It is known to specialists that the result of the mathematical operation of convolution of the derivative of the variations of flow q with dimensionless pressure PD (the pression that would be obtained if no other parameters intervened in the formation and the well to influence the pressure value and if the flow rate were constant) represents the variations of the pressure Psf effectively measured in the well in front of the formation. This is expressed by the following equation: ##EQU6## Psf (T) being the value of the pressure variation measured in the well at time T.
To obtain PD, which is the pressure value being sought, requires the mathematical deconvolution between the effectively measured pressure Psf and the flow. However, the results obtained by deconvolution can be sprinkled with significant errors if the experimental data include some noise. Convolution is thus the preferred operation. This is why, within the framework of this invention, the flow variations for each layer and the pressure variations in the well were measured. It was then shown that the convolution of the flow variations for each layer with the pressure variations in the well provides the pressure response of the layer as if it were the only one producing a fluid, provided, however, that there is no interlayer flow. Thus, armed with the pressure response of each layer, it is possible to use the classical methods of interpretation for each, specifically the pressure/time curves plotted on semilogarithmic scales which make it possible to determine the permeability and skin effect.
The point is to determine the boundary type of each zone:
seemingly infinite boundary;
no-flow boundary, behaving like an impermeable seal, with all the liquid flowing into the well coming from the formation zone located inside this boundary;
Constant pressure boundary.
In the first instance, it is as though there were no boundary. In the other two cases, the radius of the boundary must also be specified.
For this determination, a graph (FIG. 7) similar to FIG. 6 is prepared, in which each series of points corresponds to a zone i of the formation based on the above definition, and no longer to a given layer (of course, a zone may contain only one layer).
In this example, there are two zones Z1 and Z2 (FIG. 1) and the two series of points represent, respectively, the following quantities: ##EQU7## as a function of the time Δt. The values from the table are used to plot the experimental curves in FIG. 7.
In addition, theoretical models corresponding to the above formula (1), as well as the following formulas, were used: ##EQU8##
In these formulas, formula (2) being already known, the quantities are defined as follows:
ψ0k (Z)=K0 (σk)I0 (γeD σk)-I0 (σk)K0 (γeD σ1)
ψ1k (Z)=K1 (σk)I1 (γeD σk)-I1 (σk)K1 (γeD σ1)
ψ01k (Z)=K0 (σk)I1 (γeD σk)+I5 (σk)K1 (γeD σk)
ψ10k (Z)=K1 (σk)I0 (γeD σk)+I1 (σk)K0 (γeD σk)
in which I0, I1, K0 and K1 are modified Bessel functions of the first and second type and reD is the dimensionless external radius of the formation.
Formula (1) refers to the case of a boundary behaving as if it were infinite, formula (2) a no-flow boundary and formula (3) a constant pressure boundary.
FIG. 7 shows the fitting achieved (in the initial period) between the series of points corresponding to zones Z1 and Z2 and the curves defined based on formula (2). It can be concluded that the boundary of the zones under study is of the "no-flow" type.
If the fitting is achieved with a curve ending with a horizontal, such as curve K corresponding to formula (3), sketched at the top right of FIG. 7, the boundary is of the "constant pressure" type. If the curve ends with a slight downward bend, like curve L resulting from formula (1), the boundary is of the apparently infinite type.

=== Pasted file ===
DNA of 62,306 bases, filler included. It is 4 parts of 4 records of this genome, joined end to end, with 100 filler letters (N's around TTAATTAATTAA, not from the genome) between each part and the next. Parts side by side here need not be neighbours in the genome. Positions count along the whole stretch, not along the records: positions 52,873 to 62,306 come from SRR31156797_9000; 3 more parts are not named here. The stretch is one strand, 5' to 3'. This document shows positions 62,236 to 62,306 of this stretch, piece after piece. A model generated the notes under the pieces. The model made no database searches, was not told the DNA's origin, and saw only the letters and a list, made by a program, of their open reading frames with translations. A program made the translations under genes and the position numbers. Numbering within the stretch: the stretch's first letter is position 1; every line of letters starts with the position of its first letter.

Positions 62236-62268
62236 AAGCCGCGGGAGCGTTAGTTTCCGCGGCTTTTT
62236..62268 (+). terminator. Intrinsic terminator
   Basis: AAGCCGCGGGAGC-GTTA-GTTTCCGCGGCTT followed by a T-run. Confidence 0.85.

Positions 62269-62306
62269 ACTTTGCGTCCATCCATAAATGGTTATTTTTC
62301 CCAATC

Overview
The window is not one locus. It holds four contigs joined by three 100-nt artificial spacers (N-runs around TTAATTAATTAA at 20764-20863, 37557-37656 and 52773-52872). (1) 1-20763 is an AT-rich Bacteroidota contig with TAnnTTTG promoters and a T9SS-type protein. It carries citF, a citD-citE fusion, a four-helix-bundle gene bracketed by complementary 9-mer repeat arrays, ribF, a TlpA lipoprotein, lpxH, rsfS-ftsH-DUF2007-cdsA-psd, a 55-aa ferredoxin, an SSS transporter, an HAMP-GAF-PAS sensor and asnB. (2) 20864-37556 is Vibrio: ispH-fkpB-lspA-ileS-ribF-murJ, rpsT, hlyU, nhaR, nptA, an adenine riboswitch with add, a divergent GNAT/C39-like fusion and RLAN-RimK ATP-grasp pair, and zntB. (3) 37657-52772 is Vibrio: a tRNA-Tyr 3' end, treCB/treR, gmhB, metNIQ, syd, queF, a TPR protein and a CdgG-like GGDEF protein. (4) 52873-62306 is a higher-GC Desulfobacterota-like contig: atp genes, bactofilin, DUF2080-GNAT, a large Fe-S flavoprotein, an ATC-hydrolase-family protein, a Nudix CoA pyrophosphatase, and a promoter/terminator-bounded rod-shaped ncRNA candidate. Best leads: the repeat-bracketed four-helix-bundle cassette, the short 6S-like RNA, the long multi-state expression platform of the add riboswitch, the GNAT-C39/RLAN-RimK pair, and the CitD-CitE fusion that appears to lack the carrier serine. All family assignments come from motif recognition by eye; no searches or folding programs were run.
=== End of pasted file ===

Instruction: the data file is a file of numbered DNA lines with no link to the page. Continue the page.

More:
Indeed, in these operations relative to the various zones of the formation, there is no need to envision a vertical transfer flow situation, since such transfers are by definition inexistent between zones.
In the case represented in FIG. 7, showing a no-flow boundary, i.e., a situation in which the production volume of the formation is limited, the straight portion of the curve for each zone tends towards a value equal to the product φh for the zone, i.e., in this example, 0.4 for zone Z1 and 0.6 for zone Z2. These values are in addition known due to previous logging operations.
FIG. 7 also shows that the straight portion of the curves deviates from the experimental points. This is because of an overlay effect due to the fact that the well in question was placed in production for 200 hours (8.33 days) and then its production flow rate was reduced (from 500 to 200 barrels/day) at time t1, for another 200 hours. However, if a measurement is made at the end of the first 200-hour period, just prior to time t1, the results obtained can be recorded on the figure (points P1 and P2) and considered as measurement points obtained after the initial period, after time t1, without overlay effect. As can be seen, the theoretical curves are very close to these points.
It results from the foregoing remark that, in practice, there is no need to make measurements at times distant from time t1, since measurements made just prior to that time can advantageously replace them. Thus, the measurements at the points located approximately between 100 and 101 days after t1 need not be made, and this considerably shortens the total time required for well measurements.
As a result, it is possible to determine using only the measurements taken just before t1 whether the boundary is of the no-flow type (if the measurement points correspond to the known values of φh) or not (if the measurement points do not correspond), since this effect depends solely on boundary conditions.
If the boundary is recognized to be non-infinite, its radius is determined by finding the radius value which leads to the best fit between the model curves and the measurement curves in the period following the initial period. The measurement points recorded just prior to the change in the well's flow rate are also very useful in this phase of determination of formation parameters.